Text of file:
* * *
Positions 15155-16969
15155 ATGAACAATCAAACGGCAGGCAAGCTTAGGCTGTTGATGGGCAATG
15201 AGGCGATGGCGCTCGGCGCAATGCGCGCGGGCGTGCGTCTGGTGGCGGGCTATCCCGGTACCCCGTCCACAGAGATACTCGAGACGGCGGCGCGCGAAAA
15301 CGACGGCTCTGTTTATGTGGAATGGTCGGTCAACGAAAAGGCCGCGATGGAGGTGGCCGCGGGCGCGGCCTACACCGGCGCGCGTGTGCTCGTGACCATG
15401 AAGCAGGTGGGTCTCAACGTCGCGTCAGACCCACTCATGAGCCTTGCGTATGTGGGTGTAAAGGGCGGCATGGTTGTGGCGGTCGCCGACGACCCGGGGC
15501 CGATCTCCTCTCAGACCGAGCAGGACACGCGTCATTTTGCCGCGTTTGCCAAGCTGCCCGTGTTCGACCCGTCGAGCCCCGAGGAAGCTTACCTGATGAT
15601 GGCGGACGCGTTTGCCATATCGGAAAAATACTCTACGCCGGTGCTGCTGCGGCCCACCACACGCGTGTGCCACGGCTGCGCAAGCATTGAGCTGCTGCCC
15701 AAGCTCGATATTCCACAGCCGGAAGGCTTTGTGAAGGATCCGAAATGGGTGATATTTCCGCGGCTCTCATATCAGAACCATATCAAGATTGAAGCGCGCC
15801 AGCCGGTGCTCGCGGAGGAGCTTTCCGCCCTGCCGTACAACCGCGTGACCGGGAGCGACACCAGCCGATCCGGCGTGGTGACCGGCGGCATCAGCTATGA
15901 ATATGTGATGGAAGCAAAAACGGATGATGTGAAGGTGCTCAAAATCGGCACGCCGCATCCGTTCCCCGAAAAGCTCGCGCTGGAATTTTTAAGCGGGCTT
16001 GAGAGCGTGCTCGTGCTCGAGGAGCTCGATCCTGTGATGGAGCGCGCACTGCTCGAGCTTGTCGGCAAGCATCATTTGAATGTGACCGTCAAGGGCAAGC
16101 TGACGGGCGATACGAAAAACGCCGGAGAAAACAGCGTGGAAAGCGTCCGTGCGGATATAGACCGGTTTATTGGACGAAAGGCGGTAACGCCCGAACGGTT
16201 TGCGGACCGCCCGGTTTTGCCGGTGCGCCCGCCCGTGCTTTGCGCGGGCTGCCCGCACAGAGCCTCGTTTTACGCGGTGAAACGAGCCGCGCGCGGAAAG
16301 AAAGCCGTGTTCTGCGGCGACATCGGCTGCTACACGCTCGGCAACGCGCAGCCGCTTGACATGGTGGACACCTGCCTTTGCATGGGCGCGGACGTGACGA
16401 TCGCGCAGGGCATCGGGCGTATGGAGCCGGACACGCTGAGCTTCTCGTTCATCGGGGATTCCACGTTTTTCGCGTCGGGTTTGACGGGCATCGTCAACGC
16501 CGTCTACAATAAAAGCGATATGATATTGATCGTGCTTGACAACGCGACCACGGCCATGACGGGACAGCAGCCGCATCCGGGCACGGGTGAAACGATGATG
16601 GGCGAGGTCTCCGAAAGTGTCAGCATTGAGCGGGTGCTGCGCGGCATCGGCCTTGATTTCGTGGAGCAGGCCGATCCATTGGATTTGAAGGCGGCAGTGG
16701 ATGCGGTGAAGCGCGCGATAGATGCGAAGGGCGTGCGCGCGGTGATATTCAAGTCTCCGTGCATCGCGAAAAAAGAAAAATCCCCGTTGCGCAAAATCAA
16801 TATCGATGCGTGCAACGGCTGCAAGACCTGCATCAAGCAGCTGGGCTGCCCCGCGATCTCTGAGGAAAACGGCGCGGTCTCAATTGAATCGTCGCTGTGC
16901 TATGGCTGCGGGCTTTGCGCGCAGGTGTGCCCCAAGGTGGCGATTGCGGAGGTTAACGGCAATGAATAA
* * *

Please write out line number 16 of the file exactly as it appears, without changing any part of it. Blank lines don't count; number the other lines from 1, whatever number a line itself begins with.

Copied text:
16501 CGTCTACAATAAAAGCGATATGATATTGATCGTGCTTGACAACGCGACCACGGCCATGACGGGACAGCAGCCGCATCCGGGCACGGGTGAAACGATGATG